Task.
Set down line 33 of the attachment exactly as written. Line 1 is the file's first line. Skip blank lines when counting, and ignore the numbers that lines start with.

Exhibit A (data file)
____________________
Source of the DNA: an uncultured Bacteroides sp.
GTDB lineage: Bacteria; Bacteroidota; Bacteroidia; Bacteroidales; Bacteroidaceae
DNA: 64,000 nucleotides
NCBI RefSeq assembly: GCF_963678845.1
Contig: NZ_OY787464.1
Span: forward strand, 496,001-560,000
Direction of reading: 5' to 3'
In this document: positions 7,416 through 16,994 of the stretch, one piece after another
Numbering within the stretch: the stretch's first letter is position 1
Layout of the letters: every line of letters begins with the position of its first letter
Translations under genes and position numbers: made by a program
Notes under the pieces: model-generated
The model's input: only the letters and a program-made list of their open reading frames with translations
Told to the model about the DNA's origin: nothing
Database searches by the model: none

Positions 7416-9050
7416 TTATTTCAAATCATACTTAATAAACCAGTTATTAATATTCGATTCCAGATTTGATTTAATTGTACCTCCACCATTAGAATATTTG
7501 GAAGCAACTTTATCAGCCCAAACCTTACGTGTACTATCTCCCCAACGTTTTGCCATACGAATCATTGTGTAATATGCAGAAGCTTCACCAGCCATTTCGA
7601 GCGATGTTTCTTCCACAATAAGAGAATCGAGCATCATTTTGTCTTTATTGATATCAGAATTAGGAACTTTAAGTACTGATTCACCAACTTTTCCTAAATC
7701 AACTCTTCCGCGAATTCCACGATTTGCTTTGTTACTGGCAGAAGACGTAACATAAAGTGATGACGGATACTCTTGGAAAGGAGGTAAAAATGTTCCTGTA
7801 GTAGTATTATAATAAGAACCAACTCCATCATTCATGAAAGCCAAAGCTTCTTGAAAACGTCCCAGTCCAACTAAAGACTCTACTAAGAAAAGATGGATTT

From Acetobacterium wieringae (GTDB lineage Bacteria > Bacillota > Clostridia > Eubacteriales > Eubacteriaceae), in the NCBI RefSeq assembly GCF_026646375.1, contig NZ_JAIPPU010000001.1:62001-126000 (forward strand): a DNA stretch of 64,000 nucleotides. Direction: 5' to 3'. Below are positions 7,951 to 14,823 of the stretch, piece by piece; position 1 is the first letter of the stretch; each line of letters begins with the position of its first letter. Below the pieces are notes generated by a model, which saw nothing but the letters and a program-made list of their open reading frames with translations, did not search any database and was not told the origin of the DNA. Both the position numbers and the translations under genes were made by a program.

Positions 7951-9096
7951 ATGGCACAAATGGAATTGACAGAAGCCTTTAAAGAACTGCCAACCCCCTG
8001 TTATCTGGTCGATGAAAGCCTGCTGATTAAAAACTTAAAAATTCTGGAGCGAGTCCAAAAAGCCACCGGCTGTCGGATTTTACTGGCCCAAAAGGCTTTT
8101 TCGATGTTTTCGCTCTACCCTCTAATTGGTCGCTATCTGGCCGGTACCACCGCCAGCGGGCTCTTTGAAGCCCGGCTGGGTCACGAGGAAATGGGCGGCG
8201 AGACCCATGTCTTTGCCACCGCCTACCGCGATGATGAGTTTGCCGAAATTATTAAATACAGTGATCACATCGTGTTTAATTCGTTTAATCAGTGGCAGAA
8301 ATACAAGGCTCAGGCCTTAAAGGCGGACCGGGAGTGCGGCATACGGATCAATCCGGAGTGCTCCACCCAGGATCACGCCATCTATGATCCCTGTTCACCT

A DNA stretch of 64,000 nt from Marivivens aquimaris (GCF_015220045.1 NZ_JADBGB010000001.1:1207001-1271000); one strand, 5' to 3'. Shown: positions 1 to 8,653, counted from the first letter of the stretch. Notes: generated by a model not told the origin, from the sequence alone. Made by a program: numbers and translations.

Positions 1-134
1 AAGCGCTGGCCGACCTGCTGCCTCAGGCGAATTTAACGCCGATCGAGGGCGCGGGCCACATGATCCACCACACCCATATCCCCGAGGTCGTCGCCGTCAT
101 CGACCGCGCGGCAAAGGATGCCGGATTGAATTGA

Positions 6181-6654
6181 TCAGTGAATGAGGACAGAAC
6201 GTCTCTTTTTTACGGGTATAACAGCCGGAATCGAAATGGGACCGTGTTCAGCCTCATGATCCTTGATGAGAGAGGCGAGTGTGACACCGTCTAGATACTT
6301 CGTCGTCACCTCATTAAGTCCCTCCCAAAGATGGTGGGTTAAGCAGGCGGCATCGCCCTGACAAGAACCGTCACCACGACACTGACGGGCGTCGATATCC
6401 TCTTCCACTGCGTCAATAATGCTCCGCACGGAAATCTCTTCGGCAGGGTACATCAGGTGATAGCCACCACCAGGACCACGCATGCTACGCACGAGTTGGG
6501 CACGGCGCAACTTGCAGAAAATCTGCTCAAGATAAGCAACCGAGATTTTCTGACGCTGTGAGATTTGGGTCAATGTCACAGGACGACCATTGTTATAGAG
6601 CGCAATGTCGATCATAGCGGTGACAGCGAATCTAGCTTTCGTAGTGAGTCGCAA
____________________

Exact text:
Positions 6181-6654